International News Media Association (INMA) is also a partner in the project. INMA credits the success of the Google News Initiative (GNI) Subscriptions Lab in Europe which helped compile data and develop technology, procedures, engagement and intuition over the last five years to help prepare for the situation they face today. The program, launched in mid April, is led by three guiding principles:
- Collective challenge: Publishers, industry associations and vendors are all facing the challenge of creating a sustainable revenue model for journalism.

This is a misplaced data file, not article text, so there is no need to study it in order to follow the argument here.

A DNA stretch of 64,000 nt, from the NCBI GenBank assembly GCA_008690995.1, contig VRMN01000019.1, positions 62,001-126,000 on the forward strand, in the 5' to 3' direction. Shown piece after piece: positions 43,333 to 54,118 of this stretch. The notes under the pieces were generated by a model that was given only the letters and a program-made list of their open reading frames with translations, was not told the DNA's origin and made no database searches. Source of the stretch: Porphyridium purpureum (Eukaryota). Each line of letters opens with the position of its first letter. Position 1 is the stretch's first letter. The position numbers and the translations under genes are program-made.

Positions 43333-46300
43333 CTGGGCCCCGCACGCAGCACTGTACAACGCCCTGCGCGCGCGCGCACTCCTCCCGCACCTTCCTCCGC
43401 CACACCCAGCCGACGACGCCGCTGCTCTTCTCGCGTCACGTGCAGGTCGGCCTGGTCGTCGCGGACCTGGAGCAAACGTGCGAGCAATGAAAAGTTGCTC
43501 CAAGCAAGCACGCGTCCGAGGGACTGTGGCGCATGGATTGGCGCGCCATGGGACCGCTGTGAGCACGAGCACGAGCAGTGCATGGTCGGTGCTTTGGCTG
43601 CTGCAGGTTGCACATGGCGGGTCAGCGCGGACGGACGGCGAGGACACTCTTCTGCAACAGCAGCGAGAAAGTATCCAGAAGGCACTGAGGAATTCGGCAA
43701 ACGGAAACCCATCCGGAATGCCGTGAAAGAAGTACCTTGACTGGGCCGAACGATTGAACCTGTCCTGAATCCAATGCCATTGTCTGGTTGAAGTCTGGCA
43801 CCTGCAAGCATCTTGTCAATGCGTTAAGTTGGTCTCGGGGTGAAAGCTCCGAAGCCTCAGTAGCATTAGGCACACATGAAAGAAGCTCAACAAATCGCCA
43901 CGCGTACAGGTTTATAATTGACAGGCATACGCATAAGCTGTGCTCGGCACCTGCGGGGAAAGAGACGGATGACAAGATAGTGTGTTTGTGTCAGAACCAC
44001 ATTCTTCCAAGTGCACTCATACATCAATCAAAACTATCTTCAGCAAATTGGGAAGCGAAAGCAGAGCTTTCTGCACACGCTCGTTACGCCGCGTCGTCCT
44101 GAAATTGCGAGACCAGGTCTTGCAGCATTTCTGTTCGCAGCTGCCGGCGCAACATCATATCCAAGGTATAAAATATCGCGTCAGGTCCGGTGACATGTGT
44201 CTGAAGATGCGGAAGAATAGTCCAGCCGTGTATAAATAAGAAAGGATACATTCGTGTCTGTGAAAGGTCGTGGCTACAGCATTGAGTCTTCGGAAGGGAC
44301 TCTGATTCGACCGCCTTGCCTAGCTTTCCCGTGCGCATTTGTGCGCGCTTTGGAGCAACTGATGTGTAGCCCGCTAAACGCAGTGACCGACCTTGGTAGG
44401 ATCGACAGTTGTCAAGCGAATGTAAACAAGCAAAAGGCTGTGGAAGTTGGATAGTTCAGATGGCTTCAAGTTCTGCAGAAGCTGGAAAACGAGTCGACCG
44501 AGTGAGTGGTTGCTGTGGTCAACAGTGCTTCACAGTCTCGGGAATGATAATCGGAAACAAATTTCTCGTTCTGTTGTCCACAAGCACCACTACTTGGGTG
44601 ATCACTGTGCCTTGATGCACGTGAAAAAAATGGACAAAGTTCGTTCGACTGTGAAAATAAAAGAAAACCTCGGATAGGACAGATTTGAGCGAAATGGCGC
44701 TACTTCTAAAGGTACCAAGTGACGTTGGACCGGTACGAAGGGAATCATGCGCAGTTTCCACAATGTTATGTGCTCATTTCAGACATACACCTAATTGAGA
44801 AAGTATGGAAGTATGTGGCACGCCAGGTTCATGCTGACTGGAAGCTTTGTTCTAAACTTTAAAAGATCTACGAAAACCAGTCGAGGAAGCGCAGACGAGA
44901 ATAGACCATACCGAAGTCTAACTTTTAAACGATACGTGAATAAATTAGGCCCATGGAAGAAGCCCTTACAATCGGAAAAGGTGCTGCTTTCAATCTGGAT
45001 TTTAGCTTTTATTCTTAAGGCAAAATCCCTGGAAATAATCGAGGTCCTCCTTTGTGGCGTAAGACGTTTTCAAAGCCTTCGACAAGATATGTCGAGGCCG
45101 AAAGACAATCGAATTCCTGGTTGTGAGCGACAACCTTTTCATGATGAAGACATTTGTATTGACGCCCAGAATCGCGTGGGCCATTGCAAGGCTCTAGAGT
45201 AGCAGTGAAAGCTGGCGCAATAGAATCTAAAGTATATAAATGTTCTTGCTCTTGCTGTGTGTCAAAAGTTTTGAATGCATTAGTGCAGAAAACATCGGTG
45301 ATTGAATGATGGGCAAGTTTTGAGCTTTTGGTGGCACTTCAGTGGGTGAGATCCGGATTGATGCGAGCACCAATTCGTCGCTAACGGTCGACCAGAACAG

- Learning through experimentation: Different methods will work for different publishers. They will need to experiment, test, rinse and repeat to find out what works for each business.
- Shared goal of readers-first: To make the cut, publishers admitted into the program had to agree that the needs of readers come first.
This research will help the Financial Times and the other publishers in the research project identify patterns and experiment with solutions to find out what will work. Learn more about FT Strategies and their consulting work on Digiday in “The Financial Times Is Selling Its Subscription Expertise” by Lucinda Southern. Read more about INMA’s role in Earl Wilkinson’s April 21 blog post, “8 European Publishers Get Started on GNI Subscriptions Lab.”
IAB and USC: The Coronavirus Disruption Project